On October 9, 2014, the Congressional-Executive Commission on China released its 2014 Annual Report on human rights and rule of law developments in China.
Human rights and rule of law conditions in China overall did not improve this past year, and declined in some of the areas covered by this report, “The Chinese government and Communist Party continued to emphasize authoritarian control at the expense of human rights and the rule of law”, it said.
The report deals with democracy, human rights and economic issues. It also mentions the lack of freedoms for the U.S. press in China.
Tiananmen at 25: Enduring Influence on U.S.-China Relations and China’s Political Development
In 1989 citizens from all walks of life participated in demonstrations in Beijing’s Tiananmen Square and throughout China calling for political reform, respect for universal freedoms of speech, assembly, and association, and an end to government corruption. The government’s violent suppression of the protests in June of that year had far-reaching ramifications for both the development of human rights and rule of law in China and U.S.-China relations.
In the years since, Chinese authorities have censored public discussion of Tiananmen and prevented a public accounting of what happened. At the same time, Chinese citizens continue to advocate for human rights, democracy, and an end to corruption.
This year lawyers attending seminar with scholars and family members of victims of the 1989 Tiananmen protests, were arrested and detained.
One of those lawyers is Pu Zhiqiang arrested and later detained the Beijing No. 1 PSB Detention Center on suspicion of “picking quarrels and provoking trouble. The report mentioned that during the seminar Pu attended, participants reportedly discussed the impact of the 1989 protests and called for an investigation of the violent suppression of protesters.
Authorities detained other seminar participants including Xu Youyu, Hu Shigen, andLiu Di. Pu suffers from high blood pressure and diabetes. On June 9, officials rejected Pu’s bail application citing his “danger to society” .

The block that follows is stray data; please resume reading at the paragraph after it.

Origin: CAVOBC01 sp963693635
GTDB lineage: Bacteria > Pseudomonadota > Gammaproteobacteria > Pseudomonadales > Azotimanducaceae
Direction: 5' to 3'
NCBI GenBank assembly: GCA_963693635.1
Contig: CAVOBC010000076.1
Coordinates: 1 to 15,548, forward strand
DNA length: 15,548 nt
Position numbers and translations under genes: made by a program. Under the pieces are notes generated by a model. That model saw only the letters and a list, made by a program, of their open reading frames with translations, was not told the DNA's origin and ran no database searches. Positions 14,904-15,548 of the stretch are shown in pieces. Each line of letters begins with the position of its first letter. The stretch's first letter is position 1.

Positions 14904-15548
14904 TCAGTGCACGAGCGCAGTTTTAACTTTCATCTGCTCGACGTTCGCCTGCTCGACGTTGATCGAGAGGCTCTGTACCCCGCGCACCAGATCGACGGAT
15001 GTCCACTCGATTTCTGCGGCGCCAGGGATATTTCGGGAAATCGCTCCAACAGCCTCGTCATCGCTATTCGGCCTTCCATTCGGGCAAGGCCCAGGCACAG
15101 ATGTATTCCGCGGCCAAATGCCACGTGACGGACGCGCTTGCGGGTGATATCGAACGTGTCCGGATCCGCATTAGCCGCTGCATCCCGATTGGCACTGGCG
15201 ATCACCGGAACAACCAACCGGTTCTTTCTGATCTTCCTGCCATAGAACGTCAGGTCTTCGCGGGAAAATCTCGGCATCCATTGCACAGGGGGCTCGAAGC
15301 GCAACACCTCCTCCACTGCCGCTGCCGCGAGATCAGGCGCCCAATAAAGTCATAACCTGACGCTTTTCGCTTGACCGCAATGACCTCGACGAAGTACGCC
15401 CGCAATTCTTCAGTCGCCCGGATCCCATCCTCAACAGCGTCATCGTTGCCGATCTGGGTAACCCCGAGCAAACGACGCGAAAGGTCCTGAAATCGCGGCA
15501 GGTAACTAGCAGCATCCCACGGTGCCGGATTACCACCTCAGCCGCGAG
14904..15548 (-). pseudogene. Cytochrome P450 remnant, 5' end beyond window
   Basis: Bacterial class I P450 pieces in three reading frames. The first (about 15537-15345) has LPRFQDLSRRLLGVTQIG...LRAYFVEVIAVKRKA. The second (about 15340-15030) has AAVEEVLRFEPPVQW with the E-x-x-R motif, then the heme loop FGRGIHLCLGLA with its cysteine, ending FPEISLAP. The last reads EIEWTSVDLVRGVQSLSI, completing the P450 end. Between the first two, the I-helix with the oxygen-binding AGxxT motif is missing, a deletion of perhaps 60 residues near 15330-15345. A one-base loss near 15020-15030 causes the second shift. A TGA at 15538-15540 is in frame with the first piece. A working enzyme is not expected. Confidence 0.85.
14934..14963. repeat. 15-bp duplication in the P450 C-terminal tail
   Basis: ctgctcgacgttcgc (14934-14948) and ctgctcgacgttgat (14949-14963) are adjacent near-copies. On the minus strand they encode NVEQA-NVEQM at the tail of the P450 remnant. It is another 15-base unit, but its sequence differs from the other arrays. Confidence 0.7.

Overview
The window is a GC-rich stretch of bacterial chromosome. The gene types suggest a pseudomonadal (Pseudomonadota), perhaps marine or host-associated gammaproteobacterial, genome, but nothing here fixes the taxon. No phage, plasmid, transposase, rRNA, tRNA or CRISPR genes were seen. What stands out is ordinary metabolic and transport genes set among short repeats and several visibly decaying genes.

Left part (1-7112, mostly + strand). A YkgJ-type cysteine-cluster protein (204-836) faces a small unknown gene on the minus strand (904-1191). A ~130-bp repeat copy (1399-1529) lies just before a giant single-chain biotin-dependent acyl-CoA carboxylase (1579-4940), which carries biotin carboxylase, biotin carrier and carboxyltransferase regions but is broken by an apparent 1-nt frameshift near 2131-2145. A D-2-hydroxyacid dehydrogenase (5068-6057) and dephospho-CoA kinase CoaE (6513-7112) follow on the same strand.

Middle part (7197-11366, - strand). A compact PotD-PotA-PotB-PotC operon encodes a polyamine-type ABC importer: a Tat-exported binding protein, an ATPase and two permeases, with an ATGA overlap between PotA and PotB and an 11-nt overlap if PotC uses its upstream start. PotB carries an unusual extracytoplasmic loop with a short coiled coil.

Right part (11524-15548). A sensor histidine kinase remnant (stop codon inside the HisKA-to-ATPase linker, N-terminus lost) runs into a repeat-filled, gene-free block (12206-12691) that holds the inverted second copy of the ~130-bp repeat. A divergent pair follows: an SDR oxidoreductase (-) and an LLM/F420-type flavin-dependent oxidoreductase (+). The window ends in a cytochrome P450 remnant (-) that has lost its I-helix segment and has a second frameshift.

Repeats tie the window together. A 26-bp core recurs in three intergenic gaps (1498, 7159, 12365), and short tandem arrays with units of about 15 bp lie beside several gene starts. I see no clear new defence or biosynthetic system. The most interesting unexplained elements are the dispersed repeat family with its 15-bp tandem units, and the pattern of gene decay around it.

Understanding China’s Crackdown on Rights Advocates: Personal Accounts and Perspectives
Chinese officials have cracked down on independent rights advocacy, detaining large numbers of individuals for peacefully advocating on issues ranging from combating official corruption and protecting the rights of ethnic minorities to ensuring educational equality for migrant children and seeking greater freedom of the press.
Those detained include Ilham Tohti, a scholar and an advocate for the Uyghur ethnic minority, who sought to build bridges between Uyghurs and the majority Han population.
They also include individuals from the New Citizens’ Movement, who have called for social justice, rule of law, and citizen rights. The detentions are occurring against the backdrop of the Chinese government’s own anti-corruption campaign and stated push for legal reforms.
Witnesses will discuss, among other things, personal accounts of the crackdown as well as its significance for China’s human rights and rule of law development.
Xu Zhiyong was sentenced to 4 years’ imprisonment for “gathering a crowd to disturb order in a public place” (CL, art. 291). Authorities had confined Xu, a leading rights advocate and proponent of the New Citizens’ Movement, to his home in Beijing municipality for 3 months prior to criminally detaining him on July 16, and formally arresting him on August 22. In a December 13 indictment, authorities alleged Xu was a “ringleader” of incidents that took place in 2012 and 2013 during which individuals called for education equality and government transparency. Xu is a former law lecturer and founded the legal aid NGO,
Open Constitution Initiative.
Prospects for Democracy and Press Freedom in Hong Kong
Under China’s “one country, two systems” policy, Hong Kong residents enjoy greater freedom and autonomy than people in mainland China, including freedoms of speech, press, and religion. China has stated it intends to allow Hong Kong residents to elect their Chief Executive by universal suffrage for the first time in 2017 and to elect Hong Kong’s Legislative Council by universal suffrage in 2020.
As Hong Kong’s government contemplates electoral reform in the run-up to the 2017 election, concerns are growing that China’s central government will attempt to control the election by allowing only pro-Beijing candidates to run for Chief Executive. Concerns over press freedom have also grown in the wake of several incidents in which journalists have been violently attacked or fired.
China’s Compliance With the World Trade Organization and International Trade Rules
When China joined the World Trade Organization in 2001 it was hoped that China would strengthen the rule of law, open its markets to U.S. goods, end discriminatory trading policies, and increase transparency, bringing benefits to both the United States and China.
Some 12 years later considerable concern remains over China’s compliance with its WTO obligations and international trade rules generally. The state continues to play a heavy role over China’s economy and to subsidize state-owned enterprises and favored industries at the expense of foreign competition. Other problems include weak enforcement of intellectual property rights, retaliation for U.S. trade actions, lack of transparency, and forced technology transfer.
“This year’s report shows that human rights, freedom of speech, and rule of law deteriorated in China”, said Senator Sherrod Brown, CECC Chair. “China’s commitment to human rights and rule of law affects the safety of our food, the health of our economy, and stability in the Pacific.”